Five piece, The Shermans, err towards the poppier side of rock and the three tracks here, ‘Calling It Wrong’, ‘Smile Has Gone’ and ‘Wendy’, are all charmingly sing-alongable and loaded with hooks as big as fishing gaffs. As commercial as f**k and as likeable as hell, ‘Calling It Wrong’ and its ‘B’
sides get the job done without having to rely on too many gimmicks.
Scotland’s The Shermans have that typically British feel to them; the same sort of British-ness that Ray Davies and The Kinks had way back when and just look how influential they turned out to be!
Every song here sounds totally honest and gig-friendly – I’m sure Messrs Aitcheson (vocals), Middleton (guitar), Kerr (guitar), McDonald (bass) and Cumming (drums) could replicate these works to the absolute note in the live scenario. It’s all just straightforward pop/rock done with simplistic precision, professionalism and a great underlying sense of good-time one-ness. The Shermans appear to have it all sorted, done, dusted, wrapped up and polished to a brilliant shine.
‘Calling It Wrong’ by The Shermans has all the potential to be a biggie for these guys – surely the start of massive things to come!!
(Rhythm & Booze rating 8/10)
Atomicduster – review by Matt Clutton)
The name that this Stirling based indie/rock quintet go by will
either plant morose images of early twentieth century tank warfare
and Spielberg cinematic genius in your mind or the bell bottom
swinging, family collective pop scene of the swinging 70’s. The
Shermans however, are infact a band of notable talent with fresh
sounds which play upon the classic pop/rock of the 60’s with simple
melodies and danceable rhythms. ‘Calling It Wrong’ keeping it simple
from the outset erupts with Graham Middleton and Chris Kerr united
with growling guitars ablaze. Accompanied by vocals from Shaun
Aitcheson, sitting somewhere between Celtic legends Rod Stewart and
Fergal Sharkey, the tracks composition and highly appealing
orchestration soon nudges your minds eye to the heady days of Ocean
Colour Scene and modern day counterparts The Zutons. The tracks
lyrics are vague to say the least, but with an arsenal of plus points
this track and band are a sure fire hit for the future.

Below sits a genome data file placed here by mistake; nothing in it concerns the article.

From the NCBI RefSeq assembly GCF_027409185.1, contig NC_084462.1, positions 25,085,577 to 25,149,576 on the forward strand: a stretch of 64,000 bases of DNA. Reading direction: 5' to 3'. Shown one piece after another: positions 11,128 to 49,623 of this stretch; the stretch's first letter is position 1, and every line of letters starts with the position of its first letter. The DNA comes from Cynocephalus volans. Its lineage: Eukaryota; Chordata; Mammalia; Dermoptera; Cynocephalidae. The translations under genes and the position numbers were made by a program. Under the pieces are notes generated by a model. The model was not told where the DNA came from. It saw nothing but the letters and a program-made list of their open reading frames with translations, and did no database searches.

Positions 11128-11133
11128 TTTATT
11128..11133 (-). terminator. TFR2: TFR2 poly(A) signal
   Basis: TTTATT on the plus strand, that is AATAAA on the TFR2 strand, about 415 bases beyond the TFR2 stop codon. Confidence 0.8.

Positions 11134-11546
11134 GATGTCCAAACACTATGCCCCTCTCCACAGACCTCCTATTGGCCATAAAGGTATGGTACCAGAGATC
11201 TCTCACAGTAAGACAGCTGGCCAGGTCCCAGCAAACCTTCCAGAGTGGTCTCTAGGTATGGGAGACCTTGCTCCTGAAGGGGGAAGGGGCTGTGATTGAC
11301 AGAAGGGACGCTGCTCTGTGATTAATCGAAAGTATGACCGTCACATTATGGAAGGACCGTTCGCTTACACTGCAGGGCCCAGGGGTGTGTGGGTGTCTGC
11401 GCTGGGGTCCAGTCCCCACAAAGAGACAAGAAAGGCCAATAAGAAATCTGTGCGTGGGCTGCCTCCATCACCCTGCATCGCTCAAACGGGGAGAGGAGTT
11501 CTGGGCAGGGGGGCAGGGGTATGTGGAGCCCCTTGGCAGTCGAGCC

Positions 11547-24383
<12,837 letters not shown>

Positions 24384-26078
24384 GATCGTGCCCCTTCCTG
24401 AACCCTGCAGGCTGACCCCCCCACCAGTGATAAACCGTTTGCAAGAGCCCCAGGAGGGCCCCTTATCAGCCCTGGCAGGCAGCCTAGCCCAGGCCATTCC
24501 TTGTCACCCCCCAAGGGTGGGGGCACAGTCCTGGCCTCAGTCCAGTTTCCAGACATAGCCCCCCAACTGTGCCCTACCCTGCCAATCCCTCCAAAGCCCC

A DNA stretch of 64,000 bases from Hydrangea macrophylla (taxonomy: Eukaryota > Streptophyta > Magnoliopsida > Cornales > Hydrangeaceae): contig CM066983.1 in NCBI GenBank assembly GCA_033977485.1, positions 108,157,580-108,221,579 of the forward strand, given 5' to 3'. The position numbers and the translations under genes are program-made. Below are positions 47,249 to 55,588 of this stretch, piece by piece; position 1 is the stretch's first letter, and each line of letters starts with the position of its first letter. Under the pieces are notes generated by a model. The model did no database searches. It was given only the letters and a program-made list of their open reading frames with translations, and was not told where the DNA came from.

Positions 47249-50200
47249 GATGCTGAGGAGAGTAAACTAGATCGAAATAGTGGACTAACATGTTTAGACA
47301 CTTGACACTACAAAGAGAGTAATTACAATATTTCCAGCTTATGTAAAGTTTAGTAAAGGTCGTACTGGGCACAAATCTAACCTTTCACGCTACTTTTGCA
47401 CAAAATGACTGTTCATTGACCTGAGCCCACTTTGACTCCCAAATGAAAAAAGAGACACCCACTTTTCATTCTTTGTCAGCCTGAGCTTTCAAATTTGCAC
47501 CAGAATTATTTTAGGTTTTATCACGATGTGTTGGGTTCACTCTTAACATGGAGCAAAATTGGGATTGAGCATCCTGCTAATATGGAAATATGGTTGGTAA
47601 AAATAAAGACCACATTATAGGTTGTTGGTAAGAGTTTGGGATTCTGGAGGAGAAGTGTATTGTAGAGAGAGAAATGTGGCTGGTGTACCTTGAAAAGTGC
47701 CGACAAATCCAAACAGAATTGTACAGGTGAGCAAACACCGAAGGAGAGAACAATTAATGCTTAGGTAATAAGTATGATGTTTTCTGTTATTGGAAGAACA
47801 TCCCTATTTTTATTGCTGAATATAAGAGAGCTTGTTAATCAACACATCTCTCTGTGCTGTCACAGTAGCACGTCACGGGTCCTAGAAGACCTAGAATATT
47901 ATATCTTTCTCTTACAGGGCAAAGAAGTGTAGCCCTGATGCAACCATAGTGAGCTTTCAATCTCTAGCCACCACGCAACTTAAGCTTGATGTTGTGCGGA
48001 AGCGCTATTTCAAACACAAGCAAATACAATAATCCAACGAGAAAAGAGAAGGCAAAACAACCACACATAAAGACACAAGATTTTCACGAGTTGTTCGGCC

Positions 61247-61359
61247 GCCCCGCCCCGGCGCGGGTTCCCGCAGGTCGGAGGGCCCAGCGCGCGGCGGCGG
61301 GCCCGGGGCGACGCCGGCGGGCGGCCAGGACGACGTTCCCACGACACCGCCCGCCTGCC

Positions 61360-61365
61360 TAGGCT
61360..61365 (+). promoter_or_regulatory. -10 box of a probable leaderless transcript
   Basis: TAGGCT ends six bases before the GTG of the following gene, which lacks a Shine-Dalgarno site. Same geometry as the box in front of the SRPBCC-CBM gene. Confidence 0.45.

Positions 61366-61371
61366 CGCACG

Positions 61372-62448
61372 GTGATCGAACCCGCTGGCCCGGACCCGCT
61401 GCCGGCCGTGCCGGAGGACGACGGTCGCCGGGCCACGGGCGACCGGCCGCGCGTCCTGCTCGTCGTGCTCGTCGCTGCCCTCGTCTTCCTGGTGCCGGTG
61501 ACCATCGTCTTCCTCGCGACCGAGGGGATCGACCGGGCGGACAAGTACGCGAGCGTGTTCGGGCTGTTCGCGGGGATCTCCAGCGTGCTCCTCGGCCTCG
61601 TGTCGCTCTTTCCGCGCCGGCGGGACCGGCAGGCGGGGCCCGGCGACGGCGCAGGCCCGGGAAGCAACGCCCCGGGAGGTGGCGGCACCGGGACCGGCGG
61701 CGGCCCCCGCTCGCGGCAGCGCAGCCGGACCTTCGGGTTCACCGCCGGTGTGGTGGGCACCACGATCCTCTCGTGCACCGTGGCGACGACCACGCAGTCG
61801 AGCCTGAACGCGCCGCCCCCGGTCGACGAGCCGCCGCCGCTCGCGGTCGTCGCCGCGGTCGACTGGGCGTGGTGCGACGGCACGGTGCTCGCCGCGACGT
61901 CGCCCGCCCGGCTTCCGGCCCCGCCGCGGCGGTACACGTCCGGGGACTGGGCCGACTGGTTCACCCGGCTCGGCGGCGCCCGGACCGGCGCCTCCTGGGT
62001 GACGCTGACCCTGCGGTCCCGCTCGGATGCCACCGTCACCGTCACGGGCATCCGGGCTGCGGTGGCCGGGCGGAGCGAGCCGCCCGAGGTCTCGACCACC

4 / 5
The Sherman’s Calling it wrong -Platform Records- This is a catchy
song along independent guitar-pop offering. It’s an honest record,
from a band with an interesting take on a successful formula which
appears to be currently in vogue. All three tunes have bags of energy
and includes a nice harp theme on ‘Wendy’, a girl who appears to have
missed out on most of what life has to offer. The production and
performance is a little rough around the edges but this only adds to
its honesty and I like it for this. Worth a few minutes of any
guitar-pop fans time.
Known radio broadcasts to date
08/09/2007 – Radio Scotland – Janice Forsyth show
05/09/2007 – XFM Scotland – Xposure with Jim Gellatly
04/09/2007 – XFM Scotland – Xposure with Jim Gellatly
28/08/2007 – London Cafe – French spoken show broadcast in Canada
23/08/2007 – XFM Scotland – Xposure with Jim Gellatly
20/08/2007 – BCB FM – Bradford Blast
13/08/2007 – BCB FM – Bradford Blast
12/08/2007 – Northsound 1 – Sunday Session
09/08/2007 – XFM Scotland – Xposure with Jim Gellatly
07/08/2007 – BCB FM – Bradford Blast
06/08/2007 – Isles FM – Musical Pharmacy
05/08/2007 – Northsound 1 – Sunday Session
02/08/2007 – Blast 1386 – Mark Watkins show
31/07/2007 – Blast 1386 – Mark Watkins show
Known TV broadcasts to date
10/11/2007 – Sky Sports / Sky One – during a match (unconfirmed which)
20/10/2007 – Sky Sports / Sky One – Scunthorpe v. Leicester
25/08/2007 – Sky Sports / Sky One – Soccer AM